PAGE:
Windows Journal

From Wikipedia, the free encyclopedia
Jump to: navigation, search
Windows Journal
A component of Microsoft Windows
Windows Journal Viewer Icon.png
Windows Journal.png
Details
Included with

Windows Journal was a notetaking application, created by Microsoft and included in Windows XP Tablet PC Edition as well as the Home Premium or superior editions of Windows Vista, Windows 7, and Windows 8. It allowed the user to create and organize handwritten notes and drawings and to save them in a JNT-File, or export them in TIFF. It was also able to simply use an ordinary computer mouse to compose a handwritten note, as well as a graphics tablet or a Tablet PC.

JNT format[edit]

Microsoft provided no documentation for its proprietary .JNT file format, which makes it difficult or impossible for other developers or software publishers to read or write .JNT files. Therefore, other programs cannot import Windows Journal files. There can be no third-party applications that make direct use of files created with Windows Journal. .JNT files should be converted to other formats such as XML with the Journal Reader Supplemental Component,[1] for external applications to use.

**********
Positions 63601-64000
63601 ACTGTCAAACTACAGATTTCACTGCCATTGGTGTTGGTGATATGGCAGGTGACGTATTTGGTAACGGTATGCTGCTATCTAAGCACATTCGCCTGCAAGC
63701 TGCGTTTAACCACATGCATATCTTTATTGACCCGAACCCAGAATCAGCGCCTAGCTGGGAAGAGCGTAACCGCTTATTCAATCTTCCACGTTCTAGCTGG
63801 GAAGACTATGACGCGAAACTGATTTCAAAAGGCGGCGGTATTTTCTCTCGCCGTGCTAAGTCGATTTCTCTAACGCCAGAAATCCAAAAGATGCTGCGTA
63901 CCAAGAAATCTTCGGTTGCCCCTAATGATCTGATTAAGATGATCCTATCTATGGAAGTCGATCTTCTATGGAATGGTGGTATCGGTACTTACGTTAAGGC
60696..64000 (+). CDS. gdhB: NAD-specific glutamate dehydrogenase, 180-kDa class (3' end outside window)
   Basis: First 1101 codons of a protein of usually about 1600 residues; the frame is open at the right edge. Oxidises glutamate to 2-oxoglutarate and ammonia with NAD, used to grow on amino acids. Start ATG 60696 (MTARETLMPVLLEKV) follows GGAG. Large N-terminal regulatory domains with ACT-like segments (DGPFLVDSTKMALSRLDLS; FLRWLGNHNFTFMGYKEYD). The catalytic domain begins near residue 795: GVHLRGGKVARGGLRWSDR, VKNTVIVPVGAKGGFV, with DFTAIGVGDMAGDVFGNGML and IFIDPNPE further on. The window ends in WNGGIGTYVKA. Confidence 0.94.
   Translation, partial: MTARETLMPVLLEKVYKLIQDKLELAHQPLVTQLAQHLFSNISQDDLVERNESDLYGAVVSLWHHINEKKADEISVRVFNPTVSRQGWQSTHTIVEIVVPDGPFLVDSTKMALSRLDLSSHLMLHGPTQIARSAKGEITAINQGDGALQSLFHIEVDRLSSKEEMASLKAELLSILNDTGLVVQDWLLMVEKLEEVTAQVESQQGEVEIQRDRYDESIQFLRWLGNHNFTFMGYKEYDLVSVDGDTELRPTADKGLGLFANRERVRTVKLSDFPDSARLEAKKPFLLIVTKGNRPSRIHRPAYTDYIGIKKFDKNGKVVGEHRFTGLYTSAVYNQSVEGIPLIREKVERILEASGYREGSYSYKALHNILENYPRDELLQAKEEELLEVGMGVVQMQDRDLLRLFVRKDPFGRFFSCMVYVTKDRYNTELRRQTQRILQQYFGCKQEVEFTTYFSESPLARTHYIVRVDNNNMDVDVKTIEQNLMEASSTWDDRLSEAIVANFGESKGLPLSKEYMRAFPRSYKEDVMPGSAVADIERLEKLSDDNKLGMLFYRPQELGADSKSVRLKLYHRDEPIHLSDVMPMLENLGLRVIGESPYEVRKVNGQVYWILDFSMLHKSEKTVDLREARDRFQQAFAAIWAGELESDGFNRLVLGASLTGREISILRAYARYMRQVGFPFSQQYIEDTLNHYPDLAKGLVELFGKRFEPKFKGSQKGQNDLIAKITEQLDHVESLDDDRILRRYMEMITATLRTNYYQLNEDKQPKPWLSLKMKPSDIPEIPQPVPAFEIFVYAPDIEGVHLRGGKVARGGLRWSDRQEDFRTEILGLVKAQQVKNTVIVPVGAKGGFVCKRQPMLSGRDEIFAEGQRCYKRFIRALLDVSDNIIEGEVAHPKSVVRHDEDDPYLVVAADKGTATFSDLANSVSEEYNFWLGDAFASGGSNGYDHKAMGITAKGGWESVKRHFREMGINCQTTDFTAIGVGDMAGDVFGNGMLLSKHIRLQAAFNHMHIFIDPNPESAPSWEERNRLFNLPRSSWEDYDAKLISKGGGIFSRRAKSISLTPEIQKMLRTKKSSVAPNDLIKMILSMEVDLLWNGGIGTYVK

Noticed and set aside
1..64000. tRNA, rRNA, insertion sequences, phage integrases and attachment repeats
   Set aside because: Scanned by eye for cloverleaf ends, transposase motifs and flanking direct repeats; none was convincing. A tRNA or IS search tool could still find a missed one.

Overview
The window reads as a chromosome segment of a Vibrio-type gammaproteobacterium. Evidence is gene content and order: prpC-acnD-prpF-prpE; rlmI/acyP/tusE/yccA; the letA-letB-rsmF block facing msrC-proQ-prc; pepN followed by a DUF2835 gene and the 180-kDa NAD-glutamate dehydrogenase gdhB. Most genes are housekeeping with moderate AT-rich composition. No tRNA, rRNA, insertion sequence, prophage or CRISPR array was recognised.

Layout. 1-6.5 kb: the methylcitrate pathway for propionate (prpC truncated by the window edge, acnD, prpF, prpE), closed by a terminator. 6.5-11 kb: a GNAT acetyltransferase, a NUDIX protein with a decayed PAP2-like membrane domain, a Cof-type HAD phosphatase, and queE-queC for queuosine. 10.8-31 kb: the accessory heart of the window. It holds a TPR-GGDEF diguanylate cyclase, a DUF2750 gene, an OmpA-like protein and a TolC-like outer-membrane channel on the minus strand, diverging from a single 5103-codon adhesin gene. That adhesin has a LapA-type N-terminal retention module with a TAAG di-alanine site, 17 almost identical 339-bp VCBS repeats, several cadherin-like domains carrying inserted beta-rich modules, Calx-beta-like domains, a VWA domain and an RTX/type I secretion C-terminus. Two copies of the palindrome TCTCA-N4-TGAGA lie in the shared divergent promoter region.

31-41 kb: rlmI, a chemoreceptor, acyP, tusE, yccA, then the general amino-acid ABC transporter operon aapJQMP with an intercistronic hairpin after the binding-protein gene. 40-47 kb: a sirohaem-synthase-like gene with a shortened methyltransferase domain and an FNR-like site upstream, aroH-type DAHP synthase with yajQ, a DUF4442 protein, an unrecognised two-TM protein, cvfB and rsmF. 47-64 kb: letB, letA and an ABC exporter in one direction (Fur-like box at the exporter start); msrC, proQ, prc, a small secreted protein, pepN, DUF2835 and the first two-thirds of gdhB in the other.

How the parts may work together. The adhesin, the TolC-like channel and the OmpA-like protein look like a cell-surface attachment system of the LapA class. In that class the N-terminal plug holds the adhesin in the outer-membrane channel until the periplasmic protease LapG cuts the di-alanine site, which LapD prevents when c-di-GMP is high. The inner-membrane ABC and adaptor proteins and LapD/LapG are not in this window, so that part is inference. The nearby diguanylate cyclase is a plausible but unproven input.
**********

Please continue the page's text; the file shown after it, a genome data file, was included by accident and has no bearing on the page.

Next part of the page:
Windows Journal Viewer[edit]

Windows Journal Viewer, also created by Microsoft, allows viewing the Windows Journal notes (.JNT files) on other systems without the Tablet PC software. The most recently released version[2] is still available for Windows 2000, Windows XP and Windows Server 2003.

Discontinuation[edit]

Windows Journal was not visibly updated since its introduction and eventually became obsolete, although it was tested for compatibility throughout the development of new versions of Windows and patched for security holes as recently as May 2016.[3] Windows Journal was available in the original July 2015 release of Windows 10 and the November Update, but it was removed in the summer 2016 "Anniversary Update."[4] Most of its features are available in OneNote, which is integrated into Windows 10 and in development; OneNote does not support .JNT files, but Microsoft offers the ability to reinstall Journal[5] and a tool for converting Journal files to OneNote files.[6] On July 12, 2016, Microsoft released a patch (KB3170735) to "notify you about future Windows Journal developments."[7]

See also[edit]

  • Xournal, an open source alternative.
  • Jarnal, an open source alternative written in Java.
  • Microsoft OneNote, with more functionality.

References[edit]

Further reading[edit]